2017 Pre-Conference Workshop
Policy Engagement: Building Relationships and Partnerships for Long-Term Impact
The 2017 pre-conference workshop provided researchers an intensive, interactive program for building partnerships between scholars, civic intermediaries and policymakers. Avi Green and Hannah Reuter from the Scholars Strategy Network led six modules focused on legislator perspectives, establishing relationship networks and the various roles of scholars in policymaking.
Green and Reuter were joined by panelists Thomas Little, Director, Curriculum Development and Research, State Legislative Leaders Foundation; Jennifer Seelig, former Democratic legislator in Utah and lobbyist; and Steve Anderson, former Republican Floor Leader in Illinois.
Do you want to be an educator or an advocate?
The role a scholar can play in policymaking varies widely. The neutral educator provides data to inform policymakers, but avoids advising on policy goals or votes. This role can serve as an intermediary, or information broker, in a bipartisan and non-partisan way between legislators and researchers.
By contrast, a research director at a think tank may be an advocate for specific policy goals. This role may build partnerships toward intentional action. Researchers must decide what role to fill and what relationships to strengthen. It’s the difference between a professional partnership and a professional exchange.
“Policymakers sometimes have a culture of using research, and sometimes they don’t,” said Green. “The easiest thing you can do in building research-practice partnerships is to find policymakers who are already using research.”
The representation of evaluation varies by role as well. “There’s a difference between evaluation from an academic perspective verses evaluation from a policy perspective,” Green added.
Perspectives from Policymakers
The challenge as advocates and researchers is communicating with policymakers. Researchers will not get a lot of face time, and legislators often won’t remember the interaction – legislatures may work through thousands of bills per term. Create a message that tells a story.
“As an elected official, time is congruent with your length of office,” Seelig said of legislators. “The clock is ticking all of the time.” Researchers must gain the trust of legislators. In the political arena, trust is paramount.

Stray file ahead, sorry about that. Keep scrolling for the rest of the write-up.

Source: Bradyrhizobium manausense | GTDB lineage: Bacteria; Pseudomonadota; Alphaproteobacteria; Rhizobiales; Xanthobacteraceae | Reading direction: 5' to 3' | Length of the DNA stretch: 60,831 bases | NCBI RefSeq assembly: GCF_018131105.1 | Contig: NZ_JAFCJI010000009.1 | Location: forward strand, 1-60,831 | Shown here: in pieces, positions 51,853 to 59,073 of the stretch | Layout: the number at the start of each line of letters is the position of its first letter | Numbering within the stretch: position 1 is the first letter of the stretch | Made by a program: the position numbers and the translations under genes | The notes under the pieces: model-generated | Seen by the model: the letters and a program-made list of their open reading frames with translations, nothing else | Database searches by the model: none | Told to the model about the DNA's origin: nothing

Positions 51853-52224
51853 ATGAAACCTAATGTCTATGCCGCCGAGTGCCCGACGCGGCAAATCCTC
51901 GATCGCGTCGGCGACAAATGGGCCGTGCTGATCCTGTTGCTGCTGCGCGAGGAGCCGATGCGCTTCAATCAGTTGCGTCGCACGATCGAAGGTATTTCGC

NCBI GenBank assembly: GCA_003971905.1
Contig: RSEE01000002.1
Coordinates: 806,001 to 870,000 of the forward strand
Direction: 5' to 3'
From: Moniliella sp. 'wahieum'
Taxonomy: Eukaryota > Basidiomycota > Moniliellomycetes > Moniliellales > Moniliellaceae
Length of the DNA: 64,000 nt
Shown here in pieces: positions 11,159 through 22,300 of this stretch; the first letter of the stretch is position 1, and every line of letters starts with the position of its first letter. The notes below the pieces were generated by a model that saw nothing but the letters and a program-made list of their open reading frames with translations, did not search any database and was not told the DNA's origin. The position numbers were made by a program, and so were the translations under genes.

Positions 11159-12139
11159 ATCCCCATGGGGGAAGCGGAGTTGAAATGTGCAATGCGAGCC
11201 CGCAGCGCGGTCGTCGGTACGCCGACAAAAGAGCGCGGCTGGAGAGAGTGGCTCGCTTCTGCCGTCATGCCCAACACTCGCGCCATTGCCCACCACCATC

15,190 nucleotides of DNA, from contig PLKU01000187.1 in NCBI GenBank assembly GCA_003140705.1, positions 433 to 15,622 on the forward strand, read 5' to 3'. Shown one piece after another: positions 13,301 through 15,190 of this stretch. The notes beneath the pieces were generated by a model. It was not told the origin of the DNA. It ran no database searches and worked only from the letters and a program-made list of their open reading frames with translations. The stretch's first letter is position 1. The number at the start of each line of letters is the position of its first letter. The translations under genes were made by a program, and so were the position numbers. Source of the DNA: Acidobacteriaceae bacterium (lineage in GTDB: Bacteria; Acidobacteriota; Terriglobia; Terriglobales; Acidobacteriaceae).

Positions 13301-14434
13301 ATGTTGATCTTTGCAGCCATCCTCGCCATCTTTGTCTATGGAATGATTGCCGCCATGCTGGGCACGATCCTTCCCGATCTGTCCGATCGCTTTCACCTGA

“Don’t leave out the qualitative,” Seelig said. “You need to have the story. How will this impact people on a day-to-day basis?” For legislators, all politics are local. They want to know three things: how is this going to affect me, my state and my voters? Researchers should utilize town meetings or local blogs, paying attention to what politicians are talking about daily.
“Policymakers are not going to be impressed by big words, and frankly they are not going to be impressed by titles, either,” Little said. Sophisticated statics will not impress. Avoid “research-splaining,” said Green. “You should be able to describe what you do to someone with a seventh-grade education. You must take the time to prepare in this way to encourage evidence-based policy.”
There are two people you need to focus on reaching as an advocate, said Anderson: The legislative proponent and opponent. They will be debating the bill so invest time with those two people. Create a message they can use. And make sure to include a concrete “ask,” even if it doesn’t advocate for a specific vote.
As a scholar, utilize partnerships with civic intermediary organizations. These groups can help connect specific policy with the data and researchers. They have staff and resources to move policy goals forward. Local community groups are an additional resource in terms of research and stories.
During discussion, a question from the audience flipped the scenario: Are there times when legislators are looking for experts (rather than experts looking for legislators to push policy)? One way to market yourself as a content expert of issue area is to create newsletters and issue sheets – be sure to include contact information, said Seelig. Build those relationships during the slow time, because when a legislator needs information, they will need it quickly.
Position yourself so that they will call you, Little added. If they want to know more, they will ask.
Thank you to the workshop organizers: Scholars Strategy Network and the William T. Grant Foundation.
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